Knicks' Tyson Chandler chosen as All-Star reserve; Nets shut out

Tyson Chandler dunks the ball in the first

Tyson Chandler dunks the ball in the first half of a game against the New Orleans Hornets. (Jan. 13, 2013) (Credit: Jim McIsaac)

MEMPHIS, Tenn. -- Tyson Chandler can add another accomplishment to his growing list: All-Star.

The Knicks center was named one of the Eastern Conference's All-Star reserves by the coaches Thursday night, the only player from either New York team to get that honor. Despite having the third-best record in the conference, the Nets were shut out.

Said Chandler, "I'm just very thankful. Thankful first for my teammates for putting me in the position to make the team and obviously the coaches. It says a lot to be voted in by the coaches bcause it means they appreciate your talent and what you bring to the team.''

Did he expect to make it? "You never know with those things," Chandler said. "I felt like I was going to be an All-Star last year. I felt like I had a shot in Dallas. In years past, we had the No. 1 record in the West when I was with New Orleans, so I felt like I was an All-Star then. So I honestly don't really get my hopes up."

Chandler, who will play in the Feb. 17 game in Houston with Carmelo Anthony, is one of five first-time Eastern Conference All-Stars, joining Indiana's Paul George, Philadelphia's Jrue Holiday, Cleveland's Kyrie Irving and Chicago's Joakim Noah. Miami's Chris Bosh and Chicago's Luol Deng complete the East reserves.

In the Western Conference, San Antonio's Tim Duncan and Tony Parker, Portland's LaMarcus Aldridge, Houston's James Harden, Golden State's David Lee, Memphis' Zach Randolph and Oklahoma City's Russell Westbrook were chosen.

Chandler entered Thursday night averaging a career-high 12.2 points to go with 11.0 rebounds per game. Mike Woodson, speaking before the selections were announced, said he hoped he would be among those named.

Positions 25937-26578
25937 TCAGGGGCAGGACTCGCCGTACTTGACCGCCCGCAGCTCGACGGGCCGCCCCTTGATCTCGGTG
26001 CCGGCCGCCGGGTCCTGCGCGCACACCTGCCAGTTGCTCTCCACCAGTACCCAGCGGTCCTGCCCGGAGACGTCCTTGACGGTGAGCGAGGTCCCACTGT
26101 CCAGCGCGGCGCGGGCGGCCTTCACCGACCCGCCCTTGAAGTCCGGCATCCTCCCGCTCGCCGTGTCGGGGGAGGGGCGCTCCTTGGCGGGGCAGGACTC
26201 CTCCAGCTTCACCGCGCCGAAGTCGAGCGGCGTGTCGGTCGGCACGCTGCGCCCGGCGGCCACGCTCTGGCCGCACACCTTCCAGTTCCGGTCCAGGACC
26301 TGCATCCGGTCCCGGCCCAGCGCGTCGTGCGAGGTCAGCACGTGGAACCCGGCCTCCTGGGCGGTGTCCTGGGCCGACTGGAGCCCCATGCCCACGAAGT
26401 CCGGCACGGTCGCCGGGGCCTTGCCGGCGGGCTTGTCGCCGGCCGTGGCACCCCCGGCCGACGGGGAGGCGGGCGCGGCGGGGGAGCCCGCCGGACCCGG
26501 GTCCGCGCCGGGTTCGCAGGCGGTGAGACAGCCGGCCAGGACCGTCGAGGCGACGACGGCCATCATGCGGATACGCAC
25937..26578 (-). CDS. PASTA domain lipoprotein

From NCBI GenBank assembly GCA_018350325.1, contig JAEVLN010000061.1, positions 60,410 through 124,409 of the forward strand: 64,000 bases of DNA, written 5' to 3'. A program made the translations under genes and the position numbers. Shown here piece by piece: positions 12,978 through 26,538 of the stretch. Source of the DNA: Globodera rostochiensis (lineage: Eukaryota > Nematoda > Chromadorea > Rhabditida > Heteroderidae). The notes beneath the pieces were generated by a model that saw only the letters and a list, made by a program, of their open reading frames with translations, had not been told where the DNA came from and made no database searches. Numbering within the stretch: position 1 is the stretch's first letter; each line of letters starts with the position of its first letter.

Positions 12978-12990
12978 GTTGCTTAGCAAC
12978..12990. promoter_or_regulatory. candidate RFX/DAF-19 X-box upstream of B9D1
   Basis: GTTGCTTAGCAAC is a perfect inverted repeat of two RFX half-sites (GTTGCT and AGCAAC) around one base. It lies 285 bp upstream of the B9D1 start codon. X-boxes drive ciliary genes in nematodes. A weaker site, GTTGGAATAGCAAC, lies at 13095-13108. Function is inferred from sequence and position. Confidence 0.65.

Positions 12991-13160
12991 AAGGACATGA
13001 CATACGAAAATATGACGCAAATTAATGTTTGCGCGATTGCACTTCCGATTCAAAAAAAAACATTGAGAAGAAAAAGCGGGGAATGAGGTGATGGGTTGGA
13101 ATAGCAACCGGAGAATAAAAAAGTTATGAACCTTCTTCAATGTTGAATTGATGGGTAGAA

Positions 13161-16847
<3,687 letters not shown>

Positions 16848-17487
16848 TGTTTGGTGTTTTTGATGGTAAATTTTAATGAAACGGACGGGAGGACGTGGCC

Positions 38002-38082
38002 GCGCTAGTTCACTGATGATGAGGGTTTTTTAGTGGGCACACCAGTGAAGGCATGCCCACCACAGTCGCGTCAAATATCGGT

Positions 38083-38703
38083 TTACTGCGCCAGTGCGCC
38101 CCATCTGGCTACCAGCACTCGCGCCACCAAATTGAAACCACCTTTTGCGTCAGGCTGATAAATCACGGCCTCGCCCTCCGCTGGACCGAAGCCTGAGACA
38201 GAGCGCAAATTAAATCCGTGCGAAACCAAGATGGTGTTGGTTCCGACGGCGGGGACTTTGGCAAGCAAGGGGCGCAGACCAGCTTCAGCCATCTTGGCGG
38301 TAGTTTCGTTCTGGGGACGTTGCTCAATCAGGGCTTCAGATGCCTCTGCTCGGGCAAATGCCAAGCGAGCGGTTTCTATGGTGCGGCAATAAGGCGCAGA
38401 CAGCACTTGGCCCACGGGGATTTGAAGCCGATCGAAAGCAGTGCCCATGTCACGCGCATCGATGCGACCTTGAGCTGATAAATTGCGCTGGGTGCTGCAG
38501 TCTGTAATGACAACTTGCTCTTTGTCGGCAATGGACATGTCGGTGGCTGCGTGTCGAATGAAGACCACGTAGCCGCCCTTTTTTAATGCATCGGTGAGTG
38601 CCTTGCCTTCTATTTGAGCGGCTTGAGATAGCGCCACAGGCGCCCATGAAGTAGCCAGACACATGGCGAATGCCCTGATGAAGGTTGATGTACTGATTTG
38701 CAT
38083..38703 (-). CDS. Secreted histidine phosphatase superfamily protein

"He's played well enough to be an All-Star," he said. "We've been at the top of our division all year and he's been a big part of us being there. His play, statistic-wise, has been pretty good. He's a double-double guy."

The Nets were the only one of 10 teams with a winning percentage of at least .600 without an All-Star. Deron Williams and Joe Johnson were certain the Nets would have at least one player make it, and didn't even entertain the notion they wouldn't have a representative. "I don't see that happening," Williams said.

Brook Lopez was thought to be the Nets' top candidate. His team-high 18.6-point average is best among centers and he's the lone player in the league who's averaging at least 18 points, seven rebounds and two blocks.

Someone probably had to knock on Lopez's hotel room door here Thursday night and inform him of the disappointing news. The 7-footer said Wednesday that he wouldn't be tuning in to see if he made it. "You know I don't watch any of that stuff," Lopez said. "I'll probably be sitting in my room with the lights turned off doing nothing."

Johnson, who's averaging 19.7 points this month, had been selected to the All-Star Game six straight times and thought he might be in line to keep it going.

Of the Nets' Big Three, Williams was the long shot to make it after his rough start, which helped get Avery Johnson fired in December. Williams didn't play at an All-Star level until the last few weeks.

With Al Iannazzone

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